Arizona Department of Forestry and Fire Management to play a large role in state’s future

Arizona’s often portrayed as desert, with a few mesas, in popular imagination. Very few times do people who are not from the state recognize that Arizona is also home to grasslands, forests, and much, much more. It is a uniquely biodiverse region.

The diverse climates one can pass through while traversing the Grand Canyon State include dense forests, dry deserts, picturesque grasslands, and more. Such diversity is something that ecology experts and forestry professionals have considered not only a testament to biodiversity and Arizona’s wealth of natural resources, but immensely important to the entirety of Arizona’s ecosystem. 

Not just that, but experts have remarked that the diversity of trees found within the state’s lush forests is something of an anomaly. 

The Arizona Department of Forestry and Fire Management (AZDFFM) is tasked with “safeguard[ing] the health, safety and economic welfare of the public by protecting, conserving and enhancing Arizona’s water supplies in a bold, thoughtful and innovative manner”, and they are doing a lot to preserve the state’s beautiful forests and protect the forests of Arizona from environmental threats.

All in all, the AZDFFM has three primary goals: 

  1. Conserve working forests landscapes
  2. Protect forests from threats
  3. Enhance public benefits from trees and forests

Sounds pretty simple and straightforward. Although, as a result of the Farm Bill, the AZDFFM is required to regularly re-evaluate the way they approach forest and fire management. The Farm Bill was passed by Congress in 2018 and signed by President Donald Trump, with varied provisions ranging from conservation to nutrition programs.

The Farm Bill’s requirement of the AZDFFM to reevaluate their forest and fire management techniques allows the department to constantly be looking for new and improved ways to keep Arizona’s forests, firefighters, and communities safe. And there are many ways that they go about accomplishing those goals they set out. Some of these avenues of action include:

  1. The AZDFFM’s approach to address disease and insect control in our forests in a uniquely beneficial manner, but with tremendous respect to traditional and cultural values.
  2. Working alongside the Federal Government and the Bureau of Indian Affairs, the AZDFFM provides contracts and job opportunities to the Tribes in Arizona to clear dead trees, aid in prescribed fires, and much more.
  3. One of the AZDFFM’s biggest priorities is preserving forests not only to protect the ecosystem, but also to support the state’s crucial timber industries. The AZDFFM actually partners with over 28 agencies across Arizona to develop strategies that both support forest preservation and private industry.

While the AZDFFM works tirelessly on these kinds of projects, their missions cannot be achieved in a vacuum, especially considering the current drought battering the state. 

Drought and fire

Arizona went from only 13% of the state experiencing some kind of drought in 2020 to 99% of the state experiencing some form of drought today. 55% is considered to be “exceptional drought” levels. This is an even more daunting statistic when one also considers the growing timber shortage plaguing Arizona industry.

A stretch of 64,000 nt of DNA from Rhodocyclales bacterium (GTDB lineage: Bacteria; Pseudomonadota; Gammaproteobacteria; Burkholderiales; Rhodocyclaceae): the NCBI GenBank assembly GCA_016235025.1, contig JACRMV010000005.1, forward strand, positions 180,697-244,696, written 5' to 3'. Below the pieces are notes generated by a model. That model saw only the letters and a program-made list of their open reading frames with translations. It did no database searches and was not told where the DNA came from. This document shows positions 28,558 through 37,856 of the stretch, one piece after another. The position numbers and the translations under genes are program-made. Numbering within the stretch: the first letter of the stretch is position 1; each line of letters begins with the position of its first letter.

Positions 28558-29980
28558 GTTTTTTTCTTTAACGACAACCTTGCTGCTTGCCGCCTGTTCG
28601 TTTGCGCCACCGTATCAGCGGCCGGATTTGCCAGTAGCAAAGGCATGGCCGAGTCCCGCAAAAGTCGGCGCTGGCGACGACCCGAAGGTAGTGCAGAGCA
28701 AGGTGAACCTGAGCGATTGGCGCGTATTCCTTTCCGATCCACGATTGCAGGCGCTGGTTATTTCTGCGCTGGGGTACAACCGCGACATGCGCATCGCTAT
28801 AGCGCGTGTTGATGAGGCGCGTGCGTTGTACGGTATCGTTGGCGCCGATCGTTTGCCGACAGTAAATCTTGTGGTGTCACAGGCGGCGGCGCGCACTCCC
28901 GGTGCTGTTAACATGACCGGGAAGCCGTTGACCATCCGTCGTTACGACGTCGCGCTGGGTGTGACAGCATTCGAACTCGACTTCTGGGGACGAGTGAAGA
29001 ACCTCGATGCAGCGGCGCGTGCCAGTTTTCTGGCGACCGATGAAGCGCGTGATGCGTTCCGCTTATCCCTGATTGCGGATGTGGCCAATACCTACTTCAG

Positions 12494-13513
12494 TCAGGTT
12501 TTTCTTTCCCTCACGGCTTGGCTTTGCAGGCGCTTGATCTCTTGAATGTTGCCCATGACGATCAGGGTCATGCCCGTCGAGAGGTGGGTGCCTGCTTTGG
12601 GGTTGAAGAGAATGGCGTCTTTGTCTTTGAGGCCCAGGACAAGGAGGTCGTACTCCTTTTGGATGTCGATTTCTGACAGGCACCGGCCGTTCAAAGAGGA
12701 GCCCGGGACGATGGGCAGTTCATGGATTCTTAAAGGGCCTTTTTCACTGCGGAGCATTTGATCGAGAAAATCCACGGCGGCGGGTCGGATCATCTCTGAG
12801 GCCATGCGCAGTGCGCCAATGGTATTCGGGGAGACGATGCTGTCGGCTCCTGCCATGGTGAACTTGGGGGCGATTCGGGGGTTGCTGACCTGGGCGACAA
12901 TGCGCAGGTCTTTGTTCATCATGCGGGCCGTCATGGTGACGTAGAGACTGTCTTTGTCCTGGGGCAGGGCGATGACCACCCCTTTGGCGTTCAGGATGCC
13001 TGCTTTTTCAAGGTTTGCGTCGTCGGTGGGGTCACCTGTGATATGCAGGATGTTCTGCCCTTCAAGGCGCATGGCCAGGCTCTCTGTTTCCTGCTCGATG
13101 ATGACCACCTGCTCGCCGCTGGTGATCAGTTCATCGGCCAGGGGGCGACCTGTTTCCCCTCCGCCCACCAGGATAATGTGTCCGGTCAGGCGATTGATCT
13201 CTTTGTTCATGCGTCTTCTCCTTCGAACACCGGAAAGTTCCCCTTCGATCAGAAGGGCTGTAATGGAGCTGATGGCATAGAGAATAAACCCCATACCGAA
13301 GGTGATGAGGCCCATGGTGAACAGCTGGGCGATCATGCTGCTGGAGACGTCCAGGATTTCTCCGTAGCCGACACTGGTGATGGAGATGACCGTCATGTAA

9 out of 10 forest fires in Arizona are started by humans. By staying updated on fire restrictions, and recognizing the magnitude of environmental damage that Arizona’s forests are facing, forestry experts argue that Arizonans can help keep Arizona from becoming another example of poor forestry management.

Simple things like ensuring chains are not being dragged on the road and causing sparks; stomping out a campfire with dirt (to prevent rogue embers from scattering) can make all the difference.

The California experience

Arizona’s nextdoor neighbor, California, has experienced the consequences of poor forest management, argues Matthew D. Hurteau, an associate professor of biology and director of the Earth Systems Ecology Lab at the University of New Mexico. “After all, the three things you need for fire are oxygen, heat and fuel — and poor management means there’s more fuel to burn,” he says in a 2020 editorial piece for The Washington Post.

The approach to forest conservation and wildfire prevention will vary by region and by circumstance, which makes AZFFD’s innovative strategy all the more important: “If we restore variation in tree density and reduce surface fuel, we can reduce the chance that dry forests burn in raging crown fires of the sort we’re seeing this year. In some places, this means mechanically thinning the forest… In other places, the work can be done with fire: intentionally igniting the forest when weather and fuel conditions are conducive to controlled burns through the understory.”

Preventing destructive wildfires is not some lecture on climate change or the Green New Deal. It’s a conversation about how preserving Arizona forests and helping prevent wildfires is necessary for keeping wildlife populations healthy, bolstering the state’s timber industries and economies in Northern Arizona, and keeping firefighters safe. 

Robert Bean is the northern Arizona correspondent for the Western Tribune.

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